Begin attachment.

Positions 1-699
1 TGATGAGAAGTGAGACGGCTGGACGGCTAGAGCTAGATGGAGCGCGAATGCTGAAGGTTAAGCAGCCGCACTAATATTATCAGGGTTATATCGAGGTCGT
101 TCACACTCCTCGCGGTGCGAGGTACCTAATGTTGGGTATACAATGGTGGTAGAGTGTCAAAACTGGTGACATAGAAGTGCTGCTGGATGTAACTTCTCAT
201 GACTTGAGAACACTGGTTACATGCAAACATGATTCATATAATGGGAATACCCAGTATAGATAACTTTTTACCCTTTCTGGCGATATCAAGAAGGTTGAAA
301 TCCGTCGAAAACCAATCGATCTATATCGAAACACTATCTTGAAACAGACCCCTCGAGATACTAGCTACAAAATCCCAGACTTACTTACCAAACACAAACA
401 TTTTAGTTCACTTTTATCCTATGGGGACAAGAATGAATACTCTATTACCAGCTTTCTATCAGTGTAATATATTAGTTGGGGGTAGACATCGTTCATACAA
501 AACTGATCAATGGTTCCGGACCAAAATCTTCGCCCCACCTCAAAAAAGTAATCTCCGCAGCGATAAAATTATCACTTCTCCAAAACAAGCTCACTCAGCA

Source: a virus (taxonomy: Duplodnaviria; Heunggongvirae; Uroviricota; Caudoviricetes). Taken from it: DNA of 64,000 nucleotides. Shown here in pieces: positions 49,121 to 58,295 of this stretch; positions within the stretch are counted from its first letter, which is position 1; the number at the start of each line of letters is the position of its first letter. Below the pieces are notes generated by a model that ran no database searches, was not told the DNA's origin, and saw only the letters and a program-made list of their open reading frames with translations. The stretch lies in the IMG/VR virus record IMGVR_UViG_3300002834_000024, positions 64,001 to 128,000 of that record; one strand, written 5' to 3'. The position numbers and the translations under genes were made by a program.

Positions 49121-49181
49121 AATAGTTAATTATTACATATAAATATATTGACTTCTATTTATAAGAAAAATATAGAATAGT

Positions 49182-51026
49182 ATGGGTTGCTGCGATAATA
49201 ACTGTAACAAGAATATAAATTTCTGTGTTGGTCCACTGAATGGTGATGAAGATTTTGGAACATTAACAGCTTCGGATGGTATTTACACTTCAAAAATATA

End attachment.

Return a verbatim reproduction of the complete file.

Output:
Positions 1-699
1 TGATGAGAAGTGAGACGGCTGGACGGCTAGAGCTAGATGGAGCGCGAATGCTGAAGGTTAAGCAGCCGCACTAATATTATCAGGGTTATATCGAGGTCGT
101 TCACACTCCTCGCGGTGCGAGGTACCTAATGTTGGGTATACAATGGTGGTAGAGTGTCAAAACTGGTGACATAGAAGTGCTGCTGGATGTAACTTCTCAT
201 GACTTGAGAACACTGGTTACATGCAAACATGATTCATATAATGGGAATACCCAGTATAGATAACTTTTTACCCTTTCTGGCGATATCAAGAAGGTTGAAA
301 TCCGTCGAAAACCAATCGATCTATATCGAAACACTATCTTGAAACAGACCCCTCGAGATACTAGCTACAAAATCCCAGACTTACTTACCAAACACAAACA
401 TTTTAGTTCACTTTTATCCTATGGGGACAAGAATGAATACTCTATTACCAGCTTTCTATCAGTGTAATATATTAGTTGGGGGTAGACATCGTTCATACAA
501 AACTGATCAATGGTTCCGGACCAAAATCTTCGCCCCACCTCAAAAAAGTAATCTCCGCAGCGATAAAATTATCACTTCTCCAAAACAAGCTCACTCAGCA

Source: a virus (taxonomy: Duplodnaviria; Heunggongvirae; Uroviricota; Caudoviricetes). Taken from it: DNA of 64,000 nucleotides. Shown here in pieces: positions 49,121 to 58,295 of this stretch; positions within the stretch are counted from its first letter, which is position 1; the number at the start of each line of letters is the position of its first letter. Below the pieces are notes generated by a model that ran no database searches, was not told the DNA's origin, and saw only the letters and a program-made list of their open reading frames with translations. The stretch lies in the IMG/VR virus record IMGVR_UViG_3300002834_000024, positions 64,001 to 128,000 of that record; one strand, written 5' to 3'. The position numbers and the translations under genes were made by a program.

Positions 49121-49181
49121 AATAGTTAATTATTACATATAAATATATTGACTTCTATTTATAAGAAAAATATAGAATAGT

Positions 49182-51026
49182 ATGGGTTGCTGCGATAATA
49201 ACTGTAACAAGAATATAAATTTCTGTGTTGGTCCACTGAATGGTGATGAAGATTTTGGAACATTAACAGCTTCGGATGGTATTTACACTTCAAAAATATA